Introduction In response to increased syphilis rates in the U.S., the Department of Defense conducted a surveillance study of incident syphilis cases to determine the burden of syphilis in active duty service members. Syphilis diagnosis was derived from administrative medical encounter data (ICD-9) and reportable medical events (RME) during 2010–2015. The results demonstrated a considerable increase in primary and secondary syphilis, with only a minor elevation in latent disease. These results suggested either insufficient screening practices in the MHS or errors in diagnosis or coding of medical encounters. We performed a validation study to evaluate the sensitivity of administrative and RME data to identify incident syphilis cases and to estimate the burden of syphilis in the U.S. Army.
Methods An Army-specific 10% sample of 2976 incident syphilis cases identified in the parent military surveillance analysis was provided for validation. The electronic medical record was reviewed and data was systematically collected on clinical presentation, medical history, prior syphilis testing, and clinical assessment at each encounter, diagnosis, and treatment.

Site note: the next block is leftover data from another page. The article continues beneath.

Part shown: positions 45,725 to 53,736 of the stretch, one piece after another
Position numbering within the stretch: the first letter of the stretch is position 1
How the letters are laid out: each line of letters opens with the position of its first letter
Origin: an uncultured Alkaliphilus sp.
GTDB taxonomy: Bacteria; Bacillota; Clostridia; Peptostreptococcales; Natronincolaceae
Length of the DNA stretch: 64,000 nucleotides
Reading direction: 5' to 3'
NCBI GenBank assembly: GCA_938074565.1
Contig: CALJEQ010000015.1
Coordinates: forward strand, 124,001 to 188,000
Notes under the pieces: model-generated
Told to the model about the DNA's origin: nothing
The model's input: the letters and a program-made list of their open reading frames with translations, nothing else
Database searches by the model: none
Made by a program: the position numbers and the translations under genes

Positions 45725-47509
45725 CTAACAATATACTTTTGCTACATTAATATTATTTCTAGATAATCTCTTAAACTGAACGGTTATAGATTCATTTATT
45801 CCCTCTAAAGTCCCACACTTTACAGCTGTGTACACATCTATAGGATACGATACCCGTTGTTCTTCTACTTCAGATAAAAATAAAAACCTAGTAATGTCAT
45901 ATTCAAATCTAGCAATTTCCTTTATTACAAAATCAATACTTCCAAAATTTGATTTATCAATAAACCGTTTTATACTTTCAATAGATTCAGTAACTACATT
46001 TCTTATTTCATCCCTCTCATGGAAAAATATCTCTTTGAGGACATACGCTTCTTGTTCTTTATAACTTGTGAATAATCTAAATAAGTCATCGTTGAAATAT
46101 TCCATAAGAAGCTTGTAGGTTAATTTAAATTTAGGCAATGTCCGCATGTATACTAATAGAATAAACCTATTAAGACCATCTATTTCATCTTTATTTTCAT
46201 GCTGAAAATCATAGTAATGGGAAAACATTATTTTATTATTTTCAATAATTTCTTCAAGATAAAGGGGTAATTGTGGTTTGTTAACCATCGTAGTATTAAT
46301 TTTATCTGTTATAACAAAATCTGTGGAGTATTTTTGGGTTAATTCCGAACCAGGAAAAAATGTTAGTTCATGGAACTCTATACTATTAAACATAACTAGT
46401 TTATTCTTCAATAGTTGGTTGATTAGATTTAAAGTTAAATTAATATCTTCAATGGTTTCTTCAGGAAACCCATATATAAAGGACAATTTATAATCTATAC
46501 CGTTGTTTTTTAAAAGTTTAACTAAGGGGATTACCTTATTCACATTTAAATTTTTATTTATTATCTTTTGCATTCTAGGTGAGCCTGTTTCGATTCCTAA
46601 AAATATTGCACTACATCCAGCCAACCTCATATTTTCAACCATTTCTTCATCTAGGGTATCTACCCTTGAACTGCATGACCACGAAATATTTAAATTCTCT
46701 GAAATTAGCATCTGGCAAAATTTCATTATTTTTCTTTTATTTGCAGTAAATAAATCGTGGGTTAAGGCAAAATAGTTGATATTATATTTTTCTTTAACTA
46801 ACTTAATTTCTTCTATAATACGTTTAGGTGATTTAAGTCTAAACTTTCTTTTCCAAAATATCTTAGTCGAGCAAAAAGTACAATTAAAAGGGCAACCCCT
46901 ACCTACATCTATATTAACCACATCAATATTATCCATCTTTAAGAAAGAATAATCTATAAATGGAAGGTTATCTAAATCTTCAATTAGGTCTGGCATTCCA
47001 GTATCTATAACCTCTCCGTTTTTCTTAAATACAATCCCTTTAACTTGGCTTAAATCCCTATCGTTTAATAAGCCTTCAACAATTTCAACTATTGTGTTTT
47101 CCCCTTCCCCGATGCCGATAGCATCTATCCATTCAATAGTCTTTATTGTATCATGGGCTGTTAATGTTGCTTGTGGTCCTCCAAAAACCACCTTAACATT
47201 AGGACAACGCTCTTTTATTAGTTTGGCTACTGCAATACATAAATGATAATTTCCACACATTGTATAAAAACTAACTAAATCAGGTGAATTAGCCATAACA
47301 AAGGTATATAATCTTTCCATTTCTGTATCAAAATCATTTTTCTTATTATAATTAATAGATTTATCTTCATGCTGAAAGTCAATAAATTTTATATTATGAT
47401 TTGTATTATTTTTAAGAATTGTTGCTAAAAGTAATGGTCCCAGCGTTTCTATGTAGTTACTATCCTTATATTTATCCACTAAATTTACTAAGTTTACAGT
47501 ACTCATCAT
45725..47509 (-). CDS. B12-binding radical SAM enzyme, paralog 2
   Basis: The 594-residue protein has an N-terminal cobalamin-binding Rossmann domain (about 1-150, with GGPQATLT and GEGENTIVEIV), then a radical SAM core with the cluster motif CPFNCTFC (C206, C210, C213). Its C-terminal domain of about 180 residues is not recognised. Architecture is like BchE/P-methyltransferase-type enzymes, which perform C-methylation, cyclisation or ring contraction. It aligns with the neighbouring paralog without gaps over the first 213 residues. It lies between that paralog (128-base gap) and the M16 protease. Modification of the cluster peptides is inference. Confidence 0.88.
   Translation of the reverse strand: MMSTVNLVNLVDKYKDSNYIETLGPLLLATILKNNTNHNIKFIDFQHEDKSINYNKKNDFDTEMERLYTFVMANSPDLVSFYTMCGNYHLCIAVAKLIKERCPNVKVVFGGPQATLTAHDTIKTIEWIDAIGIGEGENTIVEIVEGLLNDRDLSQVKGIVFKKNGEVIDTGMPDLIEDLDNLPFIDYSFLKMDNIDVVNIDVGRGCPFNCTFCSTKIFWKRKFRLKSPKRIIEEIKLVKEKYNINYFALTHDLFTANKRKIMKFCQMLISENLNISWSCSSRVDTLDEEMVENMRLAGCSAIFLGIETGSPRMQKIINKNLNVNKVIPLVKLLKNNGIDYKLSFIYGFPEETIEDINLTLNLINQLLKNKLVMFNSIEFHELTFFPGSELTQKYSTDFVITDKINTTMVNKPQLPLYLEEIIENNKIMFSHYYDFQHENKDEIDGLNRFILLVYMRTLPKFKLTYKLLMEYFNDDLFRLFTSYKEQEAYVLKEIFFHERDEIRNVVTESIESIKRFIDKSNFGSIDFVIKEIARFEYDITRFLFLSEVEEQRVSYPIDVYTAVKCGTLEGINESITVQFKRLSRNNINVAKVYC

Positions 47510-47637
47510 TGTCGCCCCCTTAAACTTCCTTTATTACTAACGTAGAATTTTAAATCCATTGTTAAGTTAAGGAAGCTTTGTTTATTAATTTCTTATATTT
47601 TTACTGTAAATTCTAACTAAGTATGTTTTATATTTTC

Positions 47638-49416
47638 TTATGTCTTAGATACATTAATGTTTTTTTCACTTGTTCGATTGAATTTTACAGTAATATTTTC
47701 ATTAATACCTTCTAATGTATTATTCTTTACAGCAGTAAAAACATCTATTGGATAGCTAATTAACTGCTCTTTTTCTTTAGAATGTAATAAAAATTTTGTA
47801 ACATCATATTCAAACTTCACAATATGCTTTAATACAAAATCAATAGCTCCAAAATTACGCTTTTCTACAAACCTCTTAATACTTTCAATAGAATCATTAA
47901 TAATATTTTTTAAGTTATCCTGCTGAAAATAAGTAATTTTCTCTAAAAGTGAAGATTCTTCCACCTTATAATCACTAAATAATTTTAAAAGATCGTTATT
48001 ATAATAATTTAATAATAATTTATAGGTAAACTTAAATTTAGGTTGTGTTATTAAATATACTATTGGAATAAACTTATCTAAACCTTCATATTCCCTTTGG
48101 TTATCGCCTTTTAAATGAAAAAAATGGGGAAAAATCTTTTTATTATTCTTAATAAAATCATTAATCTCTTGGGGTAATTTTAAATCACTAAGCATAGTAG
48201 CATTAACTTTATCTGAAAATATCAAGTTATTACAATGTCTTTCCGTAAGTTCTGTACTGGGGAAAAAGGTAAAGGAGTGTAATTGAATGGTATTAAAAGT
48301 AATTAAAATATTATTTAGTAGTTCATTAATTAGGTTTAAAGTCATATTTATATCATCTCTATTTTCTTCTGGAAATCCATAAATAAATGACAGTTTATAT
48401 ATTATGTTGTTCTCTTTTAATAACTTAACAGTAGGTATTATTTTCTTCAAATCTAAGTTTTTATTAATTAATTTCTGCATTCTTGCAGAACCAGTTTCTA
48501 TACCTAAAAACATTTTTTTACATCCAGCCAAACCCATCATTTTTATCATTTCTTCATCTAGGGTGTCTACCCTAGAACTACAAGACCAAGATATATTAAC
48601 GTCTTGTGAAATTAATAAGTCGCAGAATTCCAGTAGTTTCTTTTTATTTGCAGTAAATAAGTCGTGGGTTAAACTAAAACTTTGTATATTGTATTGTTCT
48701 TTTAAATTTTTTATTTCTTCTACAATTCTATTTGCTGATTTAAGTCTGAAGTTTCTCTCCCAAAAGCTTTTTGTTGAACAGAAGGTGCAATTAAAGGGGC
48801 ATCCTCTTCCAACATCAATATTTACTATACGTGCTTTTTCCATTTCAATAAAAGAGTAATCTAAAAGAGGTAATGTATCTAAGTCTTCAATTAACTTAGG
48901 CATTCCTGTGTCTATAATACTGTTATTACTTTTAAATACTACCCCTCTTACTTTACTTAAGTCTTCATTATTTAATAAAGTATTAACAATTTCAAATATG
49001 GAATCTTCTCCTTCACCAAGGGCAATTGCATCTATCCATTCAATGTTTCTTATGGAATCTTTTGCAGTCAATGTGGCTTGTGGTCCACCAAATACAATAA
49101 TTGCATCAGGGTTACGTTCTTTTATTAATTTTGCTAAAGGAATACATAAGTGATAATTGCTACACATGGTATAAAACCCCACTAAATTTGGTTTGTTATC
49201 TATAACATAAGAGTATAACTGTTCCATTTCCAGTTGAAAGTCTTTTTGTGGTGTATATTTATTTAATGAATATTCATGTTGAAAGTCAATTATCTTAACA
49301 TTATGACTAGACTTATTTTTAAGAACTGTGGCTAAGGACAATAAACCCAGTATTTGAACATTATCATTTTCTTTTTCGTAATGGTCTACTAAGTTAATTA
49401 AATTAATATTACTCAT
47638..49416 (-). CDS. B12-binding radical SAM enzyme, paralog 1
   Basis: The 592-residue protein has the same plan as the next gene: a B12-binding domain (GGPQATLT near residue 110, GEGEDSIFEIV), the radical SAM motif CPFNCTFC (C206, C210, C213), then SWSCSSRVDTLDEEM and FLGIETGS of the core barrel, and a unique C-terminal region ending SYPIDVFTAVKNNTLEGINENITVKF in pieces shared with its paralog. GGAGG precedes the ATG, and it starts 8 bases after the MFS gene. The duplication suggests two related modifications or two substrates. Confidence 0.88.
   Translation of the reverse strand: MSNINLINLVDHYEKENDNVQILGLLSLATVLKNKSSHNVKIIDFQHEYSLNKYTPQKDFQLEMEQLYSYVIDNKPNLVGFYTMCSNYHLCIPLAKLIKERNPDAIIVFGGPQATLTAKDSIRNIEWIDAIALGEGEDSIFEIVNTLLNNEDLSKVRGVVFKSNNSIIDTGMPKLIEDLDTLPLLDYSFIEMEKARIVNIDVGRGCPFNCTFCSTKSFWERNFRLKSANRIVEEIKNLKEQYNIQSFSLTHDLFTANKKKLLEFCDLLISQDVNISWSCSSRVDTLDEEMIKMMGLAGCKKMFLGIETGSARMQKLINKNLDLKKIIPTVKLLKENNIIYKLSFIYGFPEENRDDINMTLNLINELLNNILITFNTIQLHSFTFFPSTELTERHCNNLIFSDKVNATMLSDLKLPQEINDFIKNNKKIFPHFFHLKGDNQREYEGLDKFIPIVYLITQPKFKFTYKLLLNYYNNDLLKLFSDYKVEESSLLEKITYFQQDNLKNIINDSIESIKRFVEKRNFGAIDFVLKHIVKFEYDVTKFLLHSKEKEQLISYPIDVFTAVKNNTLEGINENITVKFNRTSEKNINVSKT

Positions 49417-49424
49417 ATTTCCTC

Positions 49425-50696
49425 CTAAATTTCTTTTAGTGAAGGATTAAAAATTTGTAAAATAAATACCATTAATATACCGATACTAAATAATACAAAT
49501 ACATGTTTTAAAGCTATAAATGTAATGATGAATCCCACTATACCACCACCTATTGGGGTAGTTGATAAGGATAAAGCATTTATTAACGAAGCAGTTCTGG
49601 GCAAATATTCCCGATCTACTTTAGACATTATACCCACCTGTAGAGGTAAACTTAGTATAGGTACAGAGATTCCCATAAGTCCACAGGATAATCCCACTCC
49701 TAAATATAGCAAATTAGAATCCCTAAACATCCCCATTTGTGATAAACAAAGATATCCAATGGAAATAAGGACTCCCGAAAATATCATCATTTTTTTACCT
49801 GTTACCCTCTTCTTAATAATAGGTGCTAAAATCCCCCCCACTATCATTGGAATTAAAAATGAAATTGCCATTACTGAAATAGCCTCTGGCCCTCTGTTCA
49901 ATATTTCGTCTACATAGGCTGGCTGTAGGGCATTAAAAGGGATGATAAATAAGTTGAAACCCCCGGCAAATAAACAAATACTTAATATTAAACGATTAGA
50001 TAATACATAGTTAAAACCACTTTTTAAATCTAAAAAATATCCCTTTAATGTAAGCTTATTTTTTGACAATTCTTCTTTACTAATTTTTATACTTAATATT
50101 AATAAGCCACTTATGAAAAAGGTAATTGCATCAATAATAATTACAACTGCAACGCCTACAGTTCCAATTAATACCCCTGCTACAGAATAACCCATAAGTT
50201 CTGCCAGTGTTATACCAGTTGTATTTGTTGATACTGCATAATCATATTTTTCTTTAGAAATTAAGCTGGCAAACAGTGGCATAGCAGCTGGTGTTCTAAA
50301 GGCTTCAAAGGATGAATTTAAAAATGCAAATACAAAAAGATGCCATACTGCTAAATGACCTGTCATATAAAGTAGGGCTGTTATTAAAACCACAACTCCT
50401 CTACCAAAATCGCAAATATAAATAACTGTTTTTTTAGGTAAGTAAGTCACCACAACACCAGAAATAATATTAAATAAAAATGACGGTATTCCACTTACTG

Results Of the 300 cases reviewed, 96 (32%) were identified as errors in medical coding or diagnosis and were not incident cases. Only 22% of cases were correctly staged as primary or secondary syphilis. Significant differences were found during validation in all areas of staging between the parent analysis and the validation study. Variability was seen in the HIV positive subpopulation and in those with previous diagnosis of syphilis.
Conclusion Although administrative health system data is readily available, it may lack specificity for syphilis diagnosis. Pitfalls in medical encounter coding, diagnostic uncertainty by providers, interpretation of labs, and overly sensitive inclusion criteria may misrepresent the magnitude of disease and classification of latent versus active clinical disease in the population. Caution should be used in tracking syphilis using administrative medical encounter data.
Disclosure of Interest Statement: The content of this publication is the sole responsibility of the authors and does not necessarily reflect the views, assertions, opinions or policies of the Uniformed Services University of the Health Sciences (USUHS ), the Department of Defense (DoD), or the Departments of the Army, Navy, or Air Force. Mention of trade names, commercial products, or organisations does not imply endorsement by the U.S. Government
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